When determining the contact resistance of welding joints, the traditional 4-wire DC resistance measurement method is used. Regardless of whether these welding joints are intended to attach power terminals to a pouch cell or to connect a cell to a busbar – the contact resistance should always be checked afterwards to avoid introducing resistance-dependent heat sources at these points.
4-wire DC resistance measurements can be made with almost any digital multimeter for laboratory use or industrial use. However, when measuring the contact resistance in production, there are some important reasons to make the measurement with a resistance meter that is specially designed for this purpose.
The first important reason is the measuring range for the resistance. With a common and undoubtedly premium digital multimeter showing 7 ½ digits from one of the well-known manufacturers, the smallest resistance measuring range is 1 Ω. This sounds impressive at first, but the contact resistance of welded contacts for lithium-ion batteries should ideally be below 0.1 mΩ. HIOKI's RM3545 resistance meter easily meets this requirement with its smallest measuring range of just 10 mΩ at a resolution of 0.01 µΩ.
High testing speed for production
In addition to a very small measuring range, HIOKI's RM3545 has another function that is very useful in the production environment, which is checking the probe contact between the measuring device and the device under test during measurement: Here, the principle of 4-wire measurement is used to monitor that all 4 measuring contacts remain properly applied to the device under test during the measurement. This contact check function prevents measurements from being evaluated as “failed” due to incorrectly applied measuring contacts, and thus prevents flawless products from being sorted out erroneously.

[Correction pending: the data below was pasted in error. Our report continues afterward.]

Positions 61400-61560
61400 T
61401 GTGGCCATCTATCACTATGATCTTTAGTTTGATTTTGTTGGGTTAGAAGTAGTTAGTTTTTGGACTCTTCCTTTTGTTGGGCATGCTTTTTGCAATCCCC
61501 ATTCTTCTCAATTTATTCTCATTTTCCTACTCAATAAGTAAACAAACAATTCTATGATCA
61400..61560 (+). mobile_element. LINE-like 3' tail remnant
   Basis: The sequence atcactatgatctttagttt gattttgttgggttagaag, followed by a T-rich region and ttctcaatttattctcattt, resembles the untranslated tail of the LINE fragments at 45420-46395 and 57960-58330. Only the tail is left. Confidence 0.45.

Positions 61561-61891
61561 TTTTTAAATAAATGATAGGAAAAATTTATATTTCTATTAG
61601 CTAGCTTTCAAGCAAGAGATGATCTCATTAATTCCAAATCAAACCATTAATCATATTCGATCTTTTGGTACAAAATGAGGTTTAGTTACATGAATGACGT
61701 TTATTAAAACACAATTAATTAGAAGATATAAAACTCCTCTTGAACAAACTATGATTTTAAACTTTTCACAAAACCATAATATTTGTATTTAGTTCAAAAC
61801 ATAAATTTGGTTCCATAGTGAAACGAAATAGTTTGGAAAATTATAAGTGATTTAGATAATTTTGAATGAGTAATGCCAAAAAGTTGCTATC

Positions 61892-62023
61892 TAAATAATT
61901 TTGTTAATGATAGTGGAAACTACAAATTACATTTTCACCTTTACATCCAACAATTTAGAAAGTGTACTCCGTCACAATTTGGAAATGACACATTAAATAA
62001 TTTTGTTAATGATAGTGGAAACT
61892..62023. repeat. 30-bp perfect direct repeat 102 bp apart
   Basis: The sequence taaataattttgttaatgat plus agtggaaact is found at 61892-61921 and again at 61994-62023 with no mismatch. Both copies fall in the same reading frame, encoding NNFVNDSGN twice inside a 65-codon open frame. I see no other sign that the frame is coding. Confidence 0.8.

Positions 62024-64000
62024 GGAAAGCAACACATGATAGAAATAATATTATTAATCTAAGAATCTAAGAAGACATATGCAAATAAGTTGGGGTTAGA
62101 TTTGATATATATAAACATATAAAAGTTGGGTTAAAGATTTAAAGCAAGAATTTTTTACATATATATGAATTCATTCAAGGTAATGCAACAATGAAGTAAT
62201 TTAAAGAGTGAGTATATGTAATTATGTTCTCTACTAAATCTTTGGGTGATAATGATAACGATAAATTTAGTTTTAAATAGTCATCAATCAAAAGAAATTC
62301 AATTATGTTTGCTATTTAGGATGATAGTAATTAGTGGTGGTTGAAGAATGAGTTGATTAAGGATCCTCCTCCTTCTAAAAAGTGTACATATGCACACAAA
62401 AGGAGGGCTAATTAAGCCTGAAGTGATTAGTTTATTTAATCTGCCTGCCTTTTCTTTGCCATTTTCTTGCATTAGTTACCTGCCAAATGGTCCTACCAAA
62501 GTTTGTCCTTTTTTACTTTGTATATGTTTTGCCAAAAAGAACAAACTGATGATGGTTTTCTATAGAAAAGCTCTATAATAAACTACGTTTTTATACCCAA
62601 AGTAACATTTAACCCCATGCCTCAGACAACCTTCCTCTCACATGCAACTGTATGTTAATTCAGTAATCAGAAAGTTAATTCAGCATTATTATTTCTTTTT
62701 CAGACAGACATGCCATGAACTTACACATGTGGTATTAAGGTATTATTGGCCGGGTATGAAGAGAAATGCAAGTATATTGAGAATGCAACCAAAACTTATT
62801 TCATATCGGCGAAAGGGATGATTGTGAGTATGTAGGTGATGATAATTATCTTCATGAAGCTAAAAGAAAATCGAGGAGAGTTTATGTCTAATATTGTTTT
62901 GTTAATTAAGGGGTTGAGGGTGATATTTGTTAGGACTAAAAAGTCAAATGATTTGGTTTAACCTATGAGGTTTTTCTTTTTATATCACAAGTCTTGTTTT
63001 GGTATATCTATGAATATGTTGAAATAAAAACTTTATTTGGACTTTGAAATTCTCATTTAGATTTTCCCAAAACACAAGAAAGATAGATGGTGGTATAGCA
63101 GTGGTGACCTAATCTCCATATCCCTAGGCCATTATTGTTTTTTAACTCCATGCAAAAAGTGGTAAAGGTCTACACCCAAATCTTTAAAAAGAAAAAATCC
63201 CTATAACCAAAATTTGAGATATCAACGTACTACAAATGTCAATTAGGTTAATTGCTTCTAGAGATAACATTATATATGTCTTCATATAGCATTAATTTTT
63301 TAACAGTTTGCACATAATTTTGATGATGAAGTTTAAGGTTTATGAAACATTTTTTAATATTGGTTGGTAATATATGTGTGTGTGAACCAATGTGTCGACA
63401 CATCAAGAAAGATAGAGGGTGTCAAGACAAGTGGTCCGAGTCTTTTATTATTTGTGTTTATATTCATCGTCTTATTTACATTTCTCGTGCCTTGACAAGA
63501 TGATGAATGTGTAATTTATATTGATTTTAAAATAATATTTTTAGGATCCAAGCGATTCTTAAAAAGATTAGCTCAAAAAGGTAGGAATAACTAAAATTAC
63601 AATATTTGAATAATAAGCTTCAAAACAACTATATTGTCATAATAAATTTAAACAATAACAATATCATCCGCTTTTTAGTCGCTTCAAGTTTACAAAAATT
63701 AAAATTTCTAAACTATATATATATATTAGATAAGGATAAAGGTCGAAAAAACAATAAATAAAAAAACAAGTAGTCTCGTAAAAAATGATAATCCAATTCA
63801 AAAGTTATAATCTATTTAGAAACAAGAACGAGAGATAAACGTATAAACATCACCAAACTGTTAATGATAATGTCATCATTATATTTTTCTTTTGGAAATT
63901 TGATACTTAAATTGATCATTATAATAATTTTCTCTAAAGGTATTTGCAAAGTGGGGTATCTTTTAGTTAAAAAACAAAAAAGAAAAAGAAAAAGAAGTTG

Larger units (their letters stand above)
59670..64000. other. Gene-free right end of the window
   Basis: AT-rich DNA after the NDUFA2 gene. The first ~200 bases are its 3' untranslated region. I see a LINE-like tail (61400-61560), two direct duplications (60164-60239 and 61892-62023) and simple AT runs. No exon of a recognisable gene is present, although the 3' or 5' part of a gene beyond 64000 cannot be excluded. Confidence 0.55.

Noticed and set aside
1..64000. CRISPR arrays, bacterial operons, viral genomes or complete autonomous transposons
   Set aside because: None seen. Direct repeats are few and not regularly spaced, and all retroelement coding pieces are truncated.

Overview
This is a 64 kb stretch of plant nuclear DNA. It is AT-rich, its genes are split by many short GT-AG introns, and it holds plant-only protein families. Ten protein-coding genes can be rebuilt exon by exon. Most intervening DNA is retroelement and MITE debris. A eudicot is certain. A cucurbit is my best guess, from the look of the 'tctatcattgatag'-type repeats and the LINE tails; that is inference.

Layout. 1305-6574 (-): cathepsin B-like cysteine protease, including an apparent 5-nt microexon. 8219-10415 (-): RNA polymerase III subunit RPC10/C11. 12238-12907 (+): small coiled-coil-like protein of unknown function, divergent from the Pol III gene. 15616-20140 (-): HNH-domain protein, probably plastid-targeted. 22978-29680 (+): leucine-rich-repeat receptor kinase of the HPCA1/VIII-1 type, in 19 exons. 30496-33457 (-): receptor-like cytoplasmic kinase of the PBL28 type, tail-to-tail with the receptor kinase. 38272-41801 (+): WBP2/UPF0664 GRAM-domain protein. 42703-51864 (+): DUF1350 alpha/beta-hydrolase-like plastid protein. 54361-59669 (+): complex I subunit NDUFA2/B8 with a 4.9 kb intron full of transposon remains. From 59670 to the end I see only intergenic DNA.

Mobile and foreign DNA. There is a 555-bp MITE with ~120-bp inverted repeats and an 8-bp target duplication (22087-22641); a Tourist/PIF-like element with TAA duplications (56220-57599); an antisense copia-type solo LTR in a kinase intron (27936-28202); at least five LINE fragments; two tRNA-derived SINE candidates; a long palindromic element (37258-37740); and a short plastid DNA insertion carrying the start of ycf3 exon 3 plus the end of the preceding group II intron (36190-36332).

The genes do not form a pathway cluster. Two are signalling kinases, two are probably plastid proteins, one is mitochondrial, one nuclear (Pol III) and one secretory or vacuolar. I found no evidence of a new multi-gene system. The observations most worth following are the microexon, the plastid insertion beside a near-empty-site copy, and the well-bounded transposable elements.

Another very important reason for using a special resistance meter is the measuring speed: When the RM3545 is set to the fastest setting, the time between the start of measurement and the output of the measurement result is only 2.2 ms. This allows for conducting many contact measurements with only a few measuring devices and is therefore ideally suited for the numerous welding joints that need to be measured in a battery production line.
At this point, readers with production experience have any right to object that the mechanical transport of a device under test takes much longer than a few milliseconds, which clearly puts the advantage of a very high measuring speed into perspective in the overall context. To make effective use of the high measuring speed for production, HIOKI offers the RM3545-02 – a device variant with slots for multiplexer cards.
By adding two of the optionally available multiplexer cards , a single resistance meter is enabled to carry out up to 20 different 4-wire measurements one after the other in the shortest possible time when the devices under test are mechanically fed to the measuring device “in groups”. If this number of measuring channels is not sufficient, e.g. because all welded contacts of an entire battery module should be measured in one step, there is still no need to operate several RM3545 units side by side, whereas their parallel control would make the integration significantly more complex.